Silver Spring, MD—Industry associations have submitted comments to FDA regarding the agency’s tentative responses to the citizen petitions from Council for Responsible Nutrition (CRN) and Natural Products Association (NPA) regarding the legal status of NAC.

The American Health Products Association (AHPA) submitted comments, focusing on identifying NAC-containing products sold pre-DSHEA. The association noted that AHPA has previously submitted comments asserting that FDA is misapplying the prior-drug restriction to NAC, and that this provision can’t be applied retroactively from the date of DSHEA’s enactment.

AHPA provided evidence of two suppliers:
  • Pharmline Inc. (Florida, NY) in a sales brochure dated August 1991 identified its product line of “fine nutritional products” to include “N Acetyl-L- Cysteine” under “Amino Acids/Derivatives”
  • Island Organics Inc. (Dunellen, NJ) in a catalog provided to a potential U.S. buyer on May 2, 1994, included “N-Acetyl Cysteine” under “Vitamins and Nutritional Supplements”
AHPA also provided evidence of four supplement products:
  • At least as early as May 1993 (and likely as early as November 1991 according to U.S. Patent and Trademark Office records), Makers of KAL (Woodland Hills, CA) marketed a product identified by the brand “CELL DEFENSE” and recorded by FDA as containing NAC, as shown in the agency’s May 1993 report entitled “Enforcement Report: Statement of the enforcement priorities and practices of the Food and Drug Administration under section 409 of the Federal Food, Drug, and Cosmetic Act with respect to dietary supplements of vitamins, minerals, herbs, and other similar substances."
  • As early as September 1993, NOW Foods Inc. (Glendale Heights, IL) marketed a product identified as “NAC N-acetyl cysteine with supporting nutrients, 100 capsules” and consisting of 600 mg NAC and other ingredients, as shown in a sell sheet distributed in September 1993. The contemporaneous marketing of other products containing or consisting of NAC can be inferred from the following statement on the sell sheet: “Compare our 600 mg with smaller size or lower potency competitors.”
  • As early as January 1994, NF Formulas Inc. (Wilsonville, OR) marketed a product identified under the heading “Amino Acid Formulas” as “N.A.C.” and described as “600 mg N-Acetyl-L-Cysteine” in a 60 capsules size, as shown in a price list and catalog supplement published January 15, 1994.
  • As early as May 1994, Country Life Inc. (Hayward, CA) marketed a product identified as “N-acetyl-cysteine” capsules, 750 mg, as shown in a certificate of analysis and bulk label provided in May 1994 by contract manufacturer VitaTech International Inc.
AHPA also provided a record of a beverage marketed by Nature’s Plus as “Oxy-Nectar” containing NAC, which was sold in 1993.

All documents were attached, along with the note from AHPA that the statutory definition of “dietary supplement” did not exist until October 1994, but “it is nonetheless obvious that each of the above examples record marketing of products that the FDCA would classify as ‘dietary supplements’ when DSHEA amended the FDCA by, among other details, adding a statutory definition for the “dietary supplement” class of goods at 21 U.S.C. § 321(ff) (FDCA § 201(ff)).”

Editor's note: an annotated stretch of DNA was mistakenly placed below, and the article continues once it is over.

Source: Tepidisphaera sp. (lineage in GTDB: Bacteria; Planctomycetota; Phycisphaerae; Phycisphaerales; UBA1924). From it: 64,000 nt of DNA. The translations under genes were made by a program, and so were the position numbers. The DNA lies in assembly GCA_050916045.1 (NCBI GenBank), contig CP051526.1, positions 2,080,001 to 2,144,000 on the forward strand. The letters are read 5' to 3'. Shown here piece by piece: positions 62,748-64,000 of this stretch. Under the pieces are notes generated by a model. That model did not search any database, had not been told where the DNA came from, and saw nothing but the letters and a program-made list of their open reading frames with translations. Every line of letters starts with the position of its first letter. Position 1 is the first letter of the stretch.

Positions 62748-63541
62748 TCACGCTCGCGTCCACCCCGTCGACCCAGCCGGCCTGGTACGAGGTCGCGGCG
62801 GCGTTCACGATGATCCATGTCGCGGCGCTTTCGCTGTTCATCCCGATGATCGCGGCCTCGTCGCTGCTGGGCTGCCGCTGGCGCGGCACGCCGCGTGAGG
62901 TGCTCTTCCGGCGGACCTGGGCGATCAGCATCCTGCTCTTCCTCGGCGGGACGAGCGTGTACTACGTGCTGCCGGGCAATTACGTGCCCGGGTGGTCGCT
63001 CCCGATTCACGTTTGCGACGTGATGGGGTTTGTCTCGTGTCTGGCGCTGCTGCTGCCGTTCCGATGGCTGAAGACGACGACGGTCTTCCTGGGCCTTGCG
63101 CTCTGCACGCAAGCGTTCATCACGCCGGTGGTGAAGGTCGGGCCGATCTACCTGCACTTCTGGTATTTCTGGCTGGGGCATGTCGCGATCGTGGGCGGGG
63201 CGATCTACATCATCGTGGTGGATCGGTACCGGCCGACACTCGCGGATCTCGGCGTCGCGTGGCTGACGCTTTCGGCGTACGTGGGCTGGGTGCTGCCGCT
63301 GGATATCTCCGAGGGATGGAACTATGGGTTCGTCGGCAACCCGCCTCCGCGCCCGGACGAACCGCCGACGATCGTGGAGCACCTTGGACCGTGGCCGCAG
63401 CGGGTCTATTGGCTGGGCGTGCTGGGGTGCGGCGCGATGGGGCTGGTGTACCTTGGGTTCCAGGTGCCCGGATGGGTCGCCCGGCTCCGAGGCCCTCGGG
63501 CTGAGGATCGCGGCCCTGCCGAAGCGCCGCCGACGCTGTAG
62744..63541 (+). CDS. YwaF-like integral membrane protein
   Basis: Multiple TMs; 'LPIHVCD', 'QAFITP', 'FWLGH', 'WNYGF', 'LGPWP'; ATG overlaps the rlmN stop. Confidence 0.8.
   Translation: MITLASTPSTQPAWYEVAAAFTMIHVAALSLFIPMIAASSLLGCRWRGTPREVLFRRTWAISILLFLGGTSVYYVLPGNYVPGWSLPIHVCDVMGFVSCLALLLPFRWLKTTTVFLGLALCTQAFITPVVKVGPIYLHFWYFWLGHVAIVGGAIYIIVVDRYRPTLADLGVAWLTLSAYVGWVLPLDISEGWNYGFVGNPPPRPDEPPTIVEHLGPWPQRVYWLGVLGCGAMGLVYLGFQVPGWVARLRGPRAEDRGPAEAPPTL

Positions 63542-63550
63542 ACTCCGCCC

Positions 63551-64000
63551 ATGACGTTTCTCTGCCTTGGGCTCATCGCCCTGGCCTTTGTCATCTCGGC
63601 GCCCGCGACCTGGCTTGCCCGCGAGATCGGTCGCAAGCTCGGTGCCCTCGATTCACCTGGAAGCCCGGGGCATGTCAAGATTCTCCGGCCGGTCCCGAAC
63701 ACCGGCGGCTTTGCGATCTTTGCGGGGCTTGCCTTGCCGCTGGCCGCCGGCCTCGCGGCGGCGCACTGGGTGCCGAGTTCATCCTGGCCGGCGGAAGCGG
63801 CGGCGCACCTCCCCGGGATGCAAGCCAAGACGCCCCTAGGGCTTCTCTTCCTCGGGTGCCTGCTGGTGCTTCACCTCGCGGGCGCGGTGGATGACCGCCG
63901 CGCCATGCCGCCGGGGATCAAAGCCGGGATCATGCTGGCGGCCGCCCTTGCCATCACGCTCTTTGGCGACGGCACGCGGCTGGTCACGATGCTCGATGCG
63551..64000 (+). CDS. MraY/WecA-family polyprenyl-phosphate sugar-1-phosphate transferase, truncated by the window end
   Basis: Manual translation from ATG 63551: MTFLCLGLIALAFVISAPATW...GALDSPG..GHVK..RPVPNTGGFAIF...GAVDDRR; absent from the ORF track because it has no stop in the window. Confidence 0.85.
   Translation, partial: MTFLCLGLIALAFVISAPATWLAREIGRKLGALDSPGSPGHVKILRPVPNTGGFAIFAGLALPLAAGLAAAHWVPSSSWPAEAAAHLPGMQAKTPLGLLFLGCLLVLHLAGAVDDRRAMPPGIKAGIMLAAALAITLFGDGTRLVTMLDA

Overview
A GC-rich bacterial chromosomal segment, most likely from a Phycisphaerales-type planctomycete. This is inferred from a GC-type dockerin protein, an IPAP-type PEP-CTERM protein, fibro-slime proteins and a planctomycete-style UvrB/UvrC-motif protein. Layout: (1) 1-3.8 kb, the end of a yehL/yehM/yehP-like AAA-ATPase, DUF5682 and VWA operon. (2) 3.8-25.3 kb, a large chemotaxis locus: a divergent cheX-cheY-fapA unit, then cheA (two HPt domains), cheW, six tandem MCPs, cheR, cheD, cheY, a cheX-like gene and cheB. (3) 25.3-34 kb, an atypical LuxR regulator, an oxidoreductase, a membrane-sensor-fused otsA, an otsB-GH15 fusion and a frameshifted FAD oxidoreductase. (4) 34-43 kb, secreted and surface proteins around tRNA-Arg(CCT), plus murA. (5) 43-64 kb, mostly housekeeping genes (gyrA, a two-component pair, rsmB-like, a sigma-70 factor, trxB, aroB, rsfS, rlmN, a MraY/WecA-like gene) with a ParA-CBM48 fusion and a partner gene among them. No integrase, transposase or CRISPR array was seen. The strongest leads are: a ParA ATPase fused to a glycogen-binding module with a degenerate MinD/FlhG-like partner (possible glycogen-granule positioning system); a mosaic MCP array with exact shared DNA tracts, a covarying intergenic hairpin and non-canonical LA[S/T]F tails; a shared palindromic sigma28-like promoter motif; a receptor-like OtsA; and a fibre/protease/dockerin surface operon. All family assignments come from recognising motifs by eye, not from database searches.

Related: CRN Disappointed With FDA Tentative Response to NAC Citizen Petition NPA Sues FDA: Asks Courts to “Block Unlawful Action in NAC Situation” AHPA to FDA: Clarify that NAC is a Lawful Dietary Ingredient

CRN alsosubmitted comments. It reiterated the issues it raised in its January 4, 2022 letter to the agency,reporting on which can be found here. It then addressed the issues raised in FDA’s tentative response, noting that, first of all, NAC is clearly a grandfathered ingredient under DSHEA; industry has provided this evidence in the form of mail order catalogs and sales brochures from before DSHEA, which, CRN notes, is the “exact type of documentation that FDA references as being relevant to demonstrating grandfathered status in its 2016 draft guidance on new dietary ingredient notifications.”

CRN also countered FDA’s safety concerns, noting that NAC has been in use for decades and that FDA had access in that time to its own Adverse Event Reporting System, to manufacturing facility inspections, and other tools, as well as data from publicly available research studies conducted on NAC or NAC-containing formulations. CRN pointed to data provided by Pure Encapsulations, a brand marketed by Nestlé Health Science, which includes nine years of adverse event data for the company’s supplement containing NAC. From 2013 to the present day, the adverse event rate per unit sold of NAC-containing products was only 0.002%, and those adverse events were mild and resolved on their own. Sevo Nutraceuticals reported fewer than 10 adverse events for approximately 500,000 unites sold.

CRN reiterated its request that FDA to reverse its current plan to review the CRN and NPA citizen petitions concurrently, and further requested a substantive response addressing CRN’s legal concerns within 30 days. The letter concludes: “By committing to a quick response on CRN’s legal challenge, FDA would provide a timely resolution of this issue that CRN and numerous other stakeholders have requested.”

In a press release on the topic, Megan Olsen, CRN’s VP and Associate General Counsel, commented: “The agency’s continued failure to address the singular legal issue on the table is inexplicable. Their refusal to act is causing harm to consumers and businesses.”